Yuzhao Liu, Shanghai University
Leiwen Jiang, Shanghai University
China has entered a new phase of urbanization with majority of its population now living in urban areas, while experiencing rapid economic growth and demographic transition as well as social reform. Given a shrinking pool of rural population, rural-to-urban migration as the main driving force for urban population growth in the past decades has declined. Natural population growth and urban-to-urban migration play increasingly important roles for urban growth and spatial urban population distribution across subnational regions. Adopting a multi-regional population projection model, we examine the relative contribution from natural and migratory growth as well reclassification to national urban growth in the past three decades, and project the future changes under different demographic and urbanization scenarios. Using Shanghai as a case study, this paper explores the future migration trends and its implications for socioeconomic development, paying particularly attention to well-being of migrants without local household registration who made major contribution to economic growth of the city but are not integrated into the social welfare system.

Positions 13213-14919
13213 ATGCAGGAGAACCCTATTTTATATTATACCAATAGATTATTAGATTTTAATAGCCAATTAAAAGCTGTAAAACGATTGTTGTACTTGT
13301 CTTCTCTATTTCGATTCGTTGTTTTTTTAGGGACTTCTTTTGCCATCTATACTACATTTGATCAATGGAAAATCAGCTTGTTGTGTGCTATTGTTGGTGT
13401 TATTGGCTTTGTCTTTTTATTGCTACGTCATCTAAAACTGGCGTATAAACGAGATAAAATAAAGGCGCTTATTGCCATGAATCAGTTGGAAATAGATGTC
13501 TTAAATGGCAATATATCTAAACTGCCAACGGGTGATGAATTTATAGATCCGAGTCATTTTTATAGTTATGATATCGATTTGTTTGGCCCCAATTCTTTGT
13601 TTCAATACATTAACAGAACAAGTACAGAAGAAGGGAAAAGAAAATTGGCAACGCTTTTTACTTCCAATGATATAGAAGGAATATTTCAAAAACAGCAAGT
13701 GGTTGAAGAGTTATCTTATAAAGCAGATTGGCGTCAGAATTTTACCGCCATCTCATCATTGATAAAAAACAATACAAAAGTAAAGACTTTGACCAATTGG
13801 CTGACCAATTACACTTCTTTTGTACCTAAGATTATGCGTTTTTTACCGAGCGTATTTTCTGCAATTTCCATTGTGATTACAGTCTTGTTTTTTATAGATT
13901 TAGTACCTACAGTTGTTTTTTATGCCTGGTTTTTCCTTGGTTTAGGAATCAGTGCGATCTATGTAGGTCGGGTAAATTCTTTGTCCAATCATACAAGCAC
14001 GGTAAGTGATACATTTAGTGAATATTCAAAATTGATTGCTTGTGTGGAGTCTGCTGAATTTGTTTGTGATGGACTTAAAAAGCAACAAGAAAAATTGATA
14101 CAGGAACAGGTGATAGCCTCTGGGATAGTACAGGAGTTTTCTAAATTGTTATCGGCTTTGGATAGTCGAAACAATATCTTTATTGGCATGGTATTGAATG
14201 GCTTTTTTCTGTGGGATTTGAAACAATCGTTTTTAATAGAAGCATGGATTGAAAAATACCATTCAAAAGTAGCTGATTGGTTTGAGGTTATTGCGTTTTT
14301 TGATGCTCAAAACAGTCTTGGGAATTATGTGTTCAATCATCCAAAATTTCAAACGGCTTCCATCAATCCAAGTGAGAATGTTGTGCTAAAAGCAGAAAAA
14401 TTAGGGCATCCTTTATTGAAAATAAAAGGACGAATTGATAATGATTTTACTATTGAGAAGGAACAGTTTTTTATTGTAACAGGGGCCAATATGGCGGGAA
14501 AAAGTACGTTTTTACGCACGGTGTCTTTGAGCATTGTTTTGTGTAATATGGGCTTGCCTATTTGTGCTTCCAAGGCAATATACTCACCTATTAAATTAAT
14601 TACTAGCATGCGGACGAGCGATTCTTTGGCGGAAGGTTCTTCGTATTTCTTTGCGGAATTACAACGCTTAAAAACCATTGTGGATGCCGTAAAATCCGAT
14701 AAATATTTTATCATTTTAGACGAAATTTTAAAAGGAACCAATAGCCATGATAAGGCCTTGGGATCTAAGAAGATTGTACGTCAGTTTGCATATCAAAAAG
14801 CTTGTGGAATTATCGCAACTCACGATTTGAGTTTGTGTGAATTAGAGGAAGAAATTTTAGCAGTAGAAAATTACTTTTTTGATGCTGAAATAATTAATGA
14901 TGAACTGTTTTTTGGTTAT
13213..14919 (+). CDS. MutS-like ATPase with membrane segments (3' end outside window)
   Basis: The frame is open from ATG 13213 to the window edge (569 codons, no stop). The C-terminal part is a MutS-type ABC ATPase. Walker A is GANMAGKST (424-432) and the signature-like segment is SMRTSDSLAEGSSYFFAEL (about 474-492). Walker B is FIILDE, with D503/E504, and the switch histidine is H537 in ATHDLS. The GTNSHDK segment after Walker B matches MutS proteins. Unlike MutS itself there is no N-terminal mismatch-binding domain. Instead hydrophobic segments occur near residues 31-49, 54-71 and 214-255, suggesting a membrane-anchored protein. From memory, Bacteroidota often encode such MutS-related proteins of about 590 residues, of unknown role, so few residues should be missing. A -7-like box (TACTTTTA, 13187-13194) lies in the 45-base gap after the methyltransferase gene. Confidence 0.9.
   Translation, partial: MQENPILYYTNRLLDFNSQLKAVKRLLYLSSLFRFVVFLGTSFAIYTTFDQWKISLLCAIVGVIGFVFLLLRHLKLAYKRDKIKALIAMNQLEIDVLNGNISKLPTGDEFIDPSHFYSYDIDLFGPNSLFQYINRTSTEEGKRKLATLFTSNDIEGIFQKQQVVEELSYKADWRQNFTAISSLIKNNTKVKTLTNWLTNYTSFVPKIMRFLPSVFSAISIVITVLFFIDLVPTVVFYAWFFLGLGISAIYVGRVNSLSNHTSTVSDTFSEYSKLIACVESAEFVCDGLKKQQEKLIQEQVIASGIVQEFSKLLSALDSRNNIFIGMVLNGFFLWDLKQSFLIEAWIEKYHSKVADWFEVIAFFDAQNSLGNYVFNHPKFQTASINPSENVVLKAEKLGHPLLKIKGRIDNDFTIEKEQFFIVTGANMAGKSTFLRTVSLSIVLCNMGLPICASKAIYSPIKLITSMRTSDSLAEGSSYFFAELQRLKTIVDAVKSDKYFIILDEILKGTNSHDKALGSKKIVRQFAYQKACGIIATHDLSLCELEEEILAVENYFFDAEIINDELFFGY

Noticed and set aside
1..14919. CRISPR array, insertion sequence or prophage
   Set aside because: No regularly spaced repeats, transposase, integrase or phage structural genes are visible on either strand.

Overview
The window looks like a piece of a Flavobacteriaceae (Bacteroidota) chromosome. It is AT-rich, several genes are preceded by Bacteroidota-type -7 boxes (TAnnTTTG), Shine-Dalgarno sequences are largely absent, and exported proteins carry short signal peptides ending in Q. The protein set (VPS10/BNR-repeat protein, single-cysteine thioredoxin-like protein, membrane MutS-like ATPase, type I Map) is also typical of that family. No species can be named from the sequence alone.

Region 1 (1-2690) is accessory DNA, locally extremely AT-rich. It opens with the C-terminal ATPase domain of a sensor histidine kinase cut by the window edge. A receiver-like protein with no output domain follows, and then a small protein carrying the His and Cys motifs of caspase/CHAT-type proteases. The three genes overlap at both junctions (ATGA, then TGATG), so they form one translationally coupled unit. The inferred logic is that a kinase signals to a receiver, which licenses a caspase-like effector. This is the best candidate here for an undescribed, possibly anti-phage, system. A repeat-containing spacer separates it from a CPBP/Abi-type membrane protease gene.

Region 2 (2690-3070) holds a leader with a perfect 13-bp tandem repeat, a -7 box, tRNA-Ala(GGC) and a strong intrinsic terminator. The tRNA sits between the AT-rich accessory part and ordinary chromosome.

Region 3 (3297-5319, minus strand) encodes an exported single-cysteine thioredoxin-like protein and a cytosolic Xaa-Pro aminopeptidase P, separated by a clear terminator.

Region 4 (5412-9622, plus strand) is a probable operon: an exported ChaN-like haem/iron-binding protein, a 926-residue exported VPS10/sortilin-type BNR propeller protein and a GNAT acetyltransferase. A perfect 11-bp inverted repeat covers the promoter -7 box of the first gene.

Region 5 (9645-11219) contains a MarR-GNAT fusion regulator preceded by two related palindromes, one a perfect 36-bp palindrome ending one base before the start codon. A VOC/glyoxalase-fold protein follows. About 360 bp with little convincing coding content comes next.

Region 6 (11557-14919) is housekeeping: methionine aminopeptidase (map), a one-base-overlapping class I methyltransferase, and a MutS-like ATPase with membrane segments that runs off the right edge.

Presented in Session 11. Rural and urban migration